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Review: Statins do not increase minor or serious symptomatic adverse events in placebo-controlled trials

Ann Intern Med. 2014;161(2):JC3. doi:10.7326/0003-4819-161-2-201407150-02003
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More statin prescription leads to better cardiovascular prevention
Posted on July 23, 2014
Gauranga C. Dhar
Bangladesh Institute of family Medicine and Research
Conflict of Interest: None Declared
As a result of recent ACC/AHA guidelines, number of statin prescriptions is dramatically increased both in developed and developing countries. As per guidelines, once statin is started, this drug should be continued lifelong e.g. there is no specific target like <70mg/dl or <100mg/dl. Statin is no more confined to a drug class “lipid lowering” but due to pleiotropic effects, statin is used for many indications beyond lipid lowering. Statins reduce oxidative stress, reduce pro-inflammatory cytokines, reverse endothelial dysfunction and so on. By stimulating eNOS, statin increases nitric oxide bioavailability. By reducing endothelin-1 (ET-1) statin reduces vasoconstriction. Statin reduces tromboxane A2. Although there are evidences that statin use leads to hyperglycemia but hyperglycemia outweighs vascular benefit e.g. reduction of cardiovascular morbidity and mortality. On the other hand, patients with cardiometabolic diseases suffer from vascular fragility. Some adverse effects like myotoxicity/rhabdomyolysis or hepatotoxicity are really found very rare in clinical practice.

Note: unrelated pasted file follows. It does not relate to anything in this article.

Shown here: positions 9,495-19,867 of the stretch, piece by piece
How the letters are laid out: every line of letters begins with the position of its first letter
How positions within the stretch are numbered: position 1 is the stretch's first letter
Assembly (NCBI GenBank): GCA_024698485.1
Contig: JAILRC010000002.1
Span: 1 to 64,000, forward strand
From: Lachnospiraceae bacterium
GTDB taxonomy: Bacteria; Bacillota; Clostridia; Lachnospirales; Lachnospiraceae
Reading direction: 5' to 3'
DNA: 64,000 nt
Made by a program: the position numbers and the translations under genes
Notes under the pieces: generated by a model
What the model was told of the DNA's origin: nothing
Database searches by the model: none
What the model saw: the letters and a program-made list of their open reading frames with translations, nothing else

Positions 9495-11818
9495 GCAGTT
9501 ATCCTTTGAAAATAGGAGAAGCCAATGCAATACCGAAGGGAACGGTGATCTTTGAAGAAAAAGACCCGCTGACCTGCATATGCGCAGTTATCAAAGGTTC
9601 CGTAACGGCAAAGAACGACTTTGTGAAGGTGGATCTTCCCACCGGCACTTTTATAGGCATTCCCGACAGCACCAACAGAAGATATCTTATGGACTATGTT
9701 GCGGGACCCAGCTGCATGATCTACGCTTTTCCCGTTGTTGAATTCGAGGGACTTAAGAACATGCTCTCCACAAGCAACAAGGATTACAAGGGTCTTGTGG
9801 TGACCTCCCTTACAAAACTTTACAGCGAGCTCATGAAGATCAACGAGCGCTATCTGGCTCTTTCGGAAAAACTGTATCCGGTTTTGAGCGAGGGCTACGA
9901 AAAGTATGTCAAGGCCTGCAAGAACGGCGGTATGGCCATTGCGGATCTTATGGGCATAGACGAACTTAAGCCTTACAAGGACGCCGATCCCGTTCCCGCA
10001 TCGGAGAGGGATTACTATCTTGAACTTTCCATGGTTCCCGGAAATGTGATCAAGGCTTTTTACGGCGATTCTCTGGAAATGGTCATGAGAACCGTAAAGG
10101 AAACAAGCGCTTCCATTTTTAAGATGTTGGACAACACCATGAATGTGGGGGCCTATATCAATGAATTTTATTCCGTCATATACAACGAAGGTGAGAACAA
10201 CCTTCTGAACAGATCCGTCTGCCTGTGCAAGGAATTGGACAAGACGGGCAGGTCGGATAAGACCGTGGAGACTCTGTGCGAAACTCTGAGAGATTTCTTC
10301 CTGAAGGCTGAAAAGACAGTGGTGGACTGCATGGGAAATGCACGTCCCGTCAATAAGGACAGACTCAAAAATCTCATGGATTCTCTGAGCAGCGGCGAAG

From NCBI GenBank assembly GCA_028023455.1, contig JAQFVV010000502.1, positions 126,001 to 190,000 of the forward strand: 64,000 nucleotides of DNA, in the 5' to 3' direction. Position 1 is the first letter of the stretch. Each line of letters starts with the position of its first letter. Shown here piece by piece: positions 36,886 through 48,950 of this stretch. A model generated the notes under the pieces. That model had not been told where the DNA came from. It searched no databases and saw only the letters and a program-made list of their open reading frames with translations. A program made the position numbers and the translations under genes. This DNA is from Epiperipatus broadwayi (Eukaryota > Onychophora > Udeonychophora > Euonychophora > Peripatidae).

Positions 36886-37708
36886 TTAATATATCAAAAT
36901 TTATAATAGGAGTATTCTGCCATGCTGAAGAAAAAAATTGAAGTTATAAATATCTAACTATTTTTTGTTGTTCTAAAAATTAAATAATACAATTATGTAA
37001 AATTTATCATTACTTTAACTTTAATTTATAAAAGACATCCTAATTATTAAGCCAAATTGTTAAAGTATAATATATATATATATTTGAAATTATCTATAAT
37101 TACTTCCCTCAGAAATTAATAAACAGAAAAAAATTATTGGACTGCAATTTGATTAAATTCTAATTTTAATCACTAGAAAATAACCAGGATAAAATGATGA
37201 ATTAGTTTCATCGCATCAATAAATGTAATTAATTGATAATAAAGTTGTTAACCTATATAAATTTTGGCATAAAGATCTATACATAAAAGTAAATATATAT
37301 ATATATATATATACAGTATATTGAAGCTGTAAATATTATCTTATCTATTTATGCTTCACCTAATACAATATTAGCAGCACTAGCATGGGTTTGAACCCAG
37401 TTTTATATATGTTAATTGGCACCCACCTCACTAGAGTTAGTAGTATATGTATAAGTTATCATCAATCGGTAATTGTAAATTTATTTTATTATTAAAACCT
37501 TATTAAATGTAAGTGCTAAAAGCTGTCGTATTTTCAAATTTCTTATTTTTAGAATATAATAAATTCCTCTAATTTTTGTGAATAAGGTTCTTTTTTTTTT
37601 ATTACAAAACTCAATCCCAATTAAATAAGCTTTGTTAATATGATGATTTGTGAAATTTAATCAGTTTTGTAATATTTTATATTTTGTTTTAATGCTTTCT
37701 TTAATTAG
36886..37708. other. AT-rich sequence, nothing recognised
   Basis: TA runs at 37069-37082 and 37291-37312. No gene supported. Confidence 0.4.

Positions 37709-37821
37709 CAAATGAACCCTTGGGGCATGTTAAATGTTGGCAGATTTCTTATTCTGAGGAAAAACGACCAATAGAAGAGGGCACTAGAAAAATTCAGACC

As a result of present study and other studies and guidelines, I think physician should be more bold to prescribe statin both in primary and secondary cardiovascular prevention as statin related adverse effects are very rare as usually thought.
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